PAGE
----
History of Manay

One bright morning in 1860, three sisters were bathing and washing their clothes in the Manay river when they noticed a galleon with Spanish soldiers entering river. Stricken with fear, the two elder sisters scurried leaving behind their youngest sibling who was shouting Manay! Manay! (Manay is a respectful address for an elder sister or woman.)  Being the first word heard by the Spaniards they therefore called the place, Manay.

Inhabited then by Mansaka and Mandaya, Manay was an old mission, being a barrio of the town of Caraga. In 1895, several residents of Manay: petitioned the Spanish Commandant in Mati for the creation of the new municipality. In September 12, 1897 the same petitioners submitted anew their petition not only for a separate township but also for a separate parish considering that they already had the necessary infrastructure namely: tribunal (administration Building), school , church, convent etc.  

So the barrio of Manay was made a municipality by virtue of the Administrative Code of the Department of Mindanao in Sulu, out of the barrios of Central, San isidro, Concepcion, San Fermin, Manreza, and Santa Maria (Zaragoza) from Caraga, and the barrios of Santa Cruz, San Ignacio from Mati.  In 1964 the sitios of Cayawan, Del Pilar and Rizal metamorphosed into regular barrios; Guza, Capasnan and Taocanga in 1968, Mabini and Old Macopa in 1969.   In 1983, Lambog was added.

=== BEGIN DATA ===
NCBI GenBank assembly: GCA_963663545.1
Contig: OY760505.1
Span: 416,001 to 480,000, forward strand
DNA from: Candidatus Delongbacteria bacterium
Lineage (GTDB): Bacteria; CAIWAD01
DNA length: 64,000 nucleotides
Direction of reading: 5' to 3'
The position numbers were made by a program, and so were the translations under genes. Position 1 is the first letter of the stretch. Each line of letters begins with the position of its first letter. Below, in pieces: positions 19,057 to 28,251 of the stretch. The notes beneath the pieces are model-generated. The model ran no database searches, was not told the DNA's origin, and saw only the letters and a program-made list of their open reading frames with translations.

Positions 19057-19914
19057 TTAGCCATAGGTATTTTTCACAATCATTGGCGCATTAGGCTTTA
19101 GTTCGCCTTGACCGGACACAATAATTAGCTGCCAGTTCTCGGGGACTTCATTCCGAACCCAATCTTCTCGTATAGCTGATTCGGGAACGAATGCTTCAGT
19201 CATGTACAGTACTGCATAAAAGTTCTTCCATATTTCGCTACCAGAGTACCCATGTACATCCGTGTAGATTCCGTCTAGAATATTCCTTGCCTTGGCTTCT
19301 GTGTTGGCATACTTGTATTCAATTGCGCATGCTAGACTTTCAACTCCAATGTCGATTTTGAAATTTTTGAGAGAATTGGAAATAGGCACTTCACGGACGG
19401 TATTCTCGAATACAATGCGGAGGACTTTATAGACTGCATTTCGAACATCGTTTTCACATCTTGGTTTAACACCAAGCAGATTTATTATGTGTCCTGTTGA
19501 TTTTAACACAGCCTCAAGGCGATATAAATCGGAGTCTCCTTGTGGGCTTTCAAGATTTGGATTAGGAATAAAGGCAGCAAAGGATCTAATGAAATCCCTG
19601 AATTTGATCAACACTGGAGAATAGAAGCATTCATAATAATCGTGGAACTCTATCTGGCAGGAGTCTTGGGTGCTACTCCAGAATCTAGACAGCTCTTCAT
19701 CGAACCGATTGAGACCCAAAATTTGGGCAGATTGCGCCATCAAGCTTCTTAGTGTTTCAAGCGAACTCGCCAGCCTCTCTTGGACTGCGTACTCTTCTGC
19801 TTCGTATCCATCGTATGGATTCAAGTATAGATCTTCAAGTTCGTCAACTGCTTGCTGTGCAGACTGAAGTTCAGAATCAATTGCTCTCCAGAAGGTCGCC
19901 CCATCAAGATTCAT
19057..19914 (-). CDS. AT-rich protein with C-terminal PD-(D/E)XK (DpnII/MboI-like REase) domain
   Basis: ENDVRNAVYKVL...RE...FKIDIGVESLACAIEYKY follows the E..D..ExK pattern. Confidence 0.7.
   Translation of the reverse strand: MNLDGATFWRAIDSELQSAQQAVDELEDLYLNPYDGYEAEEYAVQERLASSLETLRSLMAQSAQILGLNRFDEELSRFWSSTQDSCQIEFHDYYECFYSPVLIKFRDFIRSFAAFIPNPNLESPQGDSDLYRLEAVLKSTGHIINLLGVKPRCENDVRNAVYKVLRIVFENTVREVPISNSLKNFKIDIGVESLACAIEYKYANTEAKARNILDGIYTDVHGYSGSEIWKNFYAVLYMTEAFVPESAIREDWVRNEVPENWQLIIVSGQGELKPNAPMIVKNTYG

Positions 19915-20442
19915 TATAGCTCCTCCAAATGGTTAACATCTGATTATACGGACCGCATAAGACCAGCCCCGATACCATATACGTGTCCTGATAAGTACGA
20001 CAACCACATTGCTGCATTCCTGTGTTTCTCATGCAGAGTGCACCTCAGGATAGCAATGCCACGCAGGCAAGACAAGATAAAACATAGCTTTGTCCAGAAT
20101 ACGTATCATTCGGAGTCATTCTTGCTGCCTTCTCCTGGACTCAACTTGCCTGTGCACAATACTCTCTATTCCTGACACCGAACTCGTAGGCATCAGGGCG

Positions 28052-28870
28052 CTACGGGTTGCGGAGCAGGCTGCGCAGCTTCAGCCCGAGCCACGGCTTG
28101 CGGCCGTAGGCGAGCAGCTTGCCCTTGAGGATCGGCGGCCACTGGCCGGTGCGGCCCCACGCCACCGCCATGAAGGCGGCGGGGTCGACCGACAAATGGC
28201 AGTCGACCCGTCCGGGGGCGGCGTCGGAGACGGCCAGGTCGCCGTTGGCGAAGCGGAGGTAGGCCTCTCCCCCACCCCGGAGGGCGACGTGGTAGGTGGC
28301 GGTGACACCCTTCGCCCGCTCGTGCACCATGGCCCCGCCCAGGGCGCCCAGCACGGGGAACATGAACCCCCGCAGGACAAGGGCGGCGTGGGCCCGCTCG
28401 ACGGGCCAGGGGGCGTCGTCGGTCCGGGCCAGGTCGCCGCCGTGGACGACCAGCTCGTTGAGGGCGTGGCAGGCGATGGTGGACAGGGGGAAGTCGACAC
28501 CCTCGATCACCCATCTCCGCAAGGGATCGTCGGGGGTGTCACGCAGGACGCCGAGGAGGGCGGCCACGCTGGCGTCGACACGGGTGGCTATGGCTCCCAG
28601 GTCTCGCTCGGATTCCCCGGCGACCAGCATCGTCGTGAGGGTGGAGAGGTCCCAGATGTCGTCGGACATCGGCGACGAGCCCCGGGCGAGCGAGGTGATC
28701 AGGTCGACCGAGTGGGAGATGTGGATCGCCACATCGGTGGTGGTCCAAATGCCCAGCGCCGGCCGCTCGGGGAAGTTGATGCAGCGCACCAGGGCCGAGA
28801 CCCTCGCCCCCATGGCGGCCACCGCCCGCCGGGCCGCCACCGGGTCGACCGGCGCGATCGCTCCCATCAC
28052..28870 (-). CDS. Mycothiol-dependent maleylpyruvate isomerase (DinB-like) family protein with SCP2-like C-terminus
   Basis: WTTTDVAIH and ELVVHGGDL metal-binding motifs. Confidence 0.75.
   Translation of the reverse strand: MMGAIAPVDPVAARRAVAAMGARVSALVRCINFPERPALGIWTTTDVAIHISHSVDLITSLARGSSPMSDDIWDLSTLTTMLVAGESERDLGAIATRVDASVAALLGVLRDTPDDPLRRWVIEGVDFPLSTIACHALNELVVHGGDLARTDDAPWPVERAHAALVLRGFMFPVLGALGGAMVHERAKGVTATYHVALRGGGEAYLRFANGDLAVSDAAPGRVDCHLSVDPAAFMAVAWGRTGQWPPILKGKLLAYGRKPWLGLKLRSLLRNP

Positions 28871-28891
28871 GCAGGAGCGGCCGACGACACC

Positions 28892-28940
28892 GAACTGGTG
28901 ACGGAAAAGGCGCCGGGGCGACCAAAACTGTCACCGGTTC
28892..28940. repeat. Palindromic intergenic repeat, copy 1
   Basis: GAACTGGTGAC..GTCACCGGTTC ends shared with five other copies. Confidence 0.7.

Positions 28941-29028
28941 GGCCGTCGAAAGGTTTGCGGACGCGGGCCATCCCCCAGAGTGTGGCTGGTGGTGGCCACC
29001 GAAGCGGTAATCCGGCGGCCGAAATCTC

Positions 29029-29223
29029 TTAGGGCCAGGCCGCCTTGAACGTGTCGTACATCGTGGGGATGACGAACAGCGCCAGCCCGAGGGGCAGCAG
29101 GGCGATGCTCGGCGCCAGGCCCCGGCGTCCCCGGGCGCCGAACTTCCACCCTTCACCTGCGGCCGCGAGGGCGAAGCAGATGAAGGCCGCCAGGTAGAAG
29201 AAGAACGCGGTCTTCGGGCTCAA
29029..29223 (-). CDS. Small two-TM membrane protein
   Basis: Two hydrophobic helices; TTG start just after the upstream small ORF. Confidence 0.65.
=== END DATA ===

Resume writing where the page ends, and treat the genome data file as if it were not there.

History of Tarragona

“Tarragona” is not a native word. According to old folks, a Spanish missionary who travelled doing his mission from Caraga Parish named Tarragona after his hometown in Spain. Succeeding missionaries carried also the name Tarragona.

        On June 18, 1966, this former barrio of Mati, was made a municipality by Republic Act 4755 covering the barrios of Tarragona, Tubaon, Ompao, Limot and Tagabakid, all of Mati. In addition the barrios of Cabagayan, Jovellar, Maganda and Tomoaong were created. However, on June 21, 1969, Republic Act 5925 amended R.A. 4755 returning Barrio Tagabakid to Mati and adding Barrio Dadong from Manay to Tarragona.

         Alfredo Abayon, Sr., was appointed by the province as Officer-In-Charge of the new municipality. In 1966, Alejandro Soliven won the first election as mayor.  He held his position for two terms and was succeeded by Rogelio Enriquez. His term was cut after the EDSA Revolution when Jesus Espinosa was installed as OIC Mayor but later he was reelected for three terms after which his wife, Aurora was elected for one term. Thereafter, brothers Samuel and Nestor Uy took the helm of the municipality.

History of Banaybanay

A legend tells that in the beginning, ten families settled in a plain of untouched forest, tilled the land and planted corn and other crops. The corn vigorously grew with robust stalks with sizeable cobs (banay) yielding bountiful harvest. Thus, the place got its name Banaybanay, pertaining to the bunch of hearty corn (banay) raised by the families (banay).

Originally a barrio of the municipality of Lupon, Banaybanay became a separate municipality on June 21, 1969 with the passage of R.A. 5747 originally filed by Congressman Lorenzo Sarmiento of Davao and revived by Congressman Constancio B. Maglana.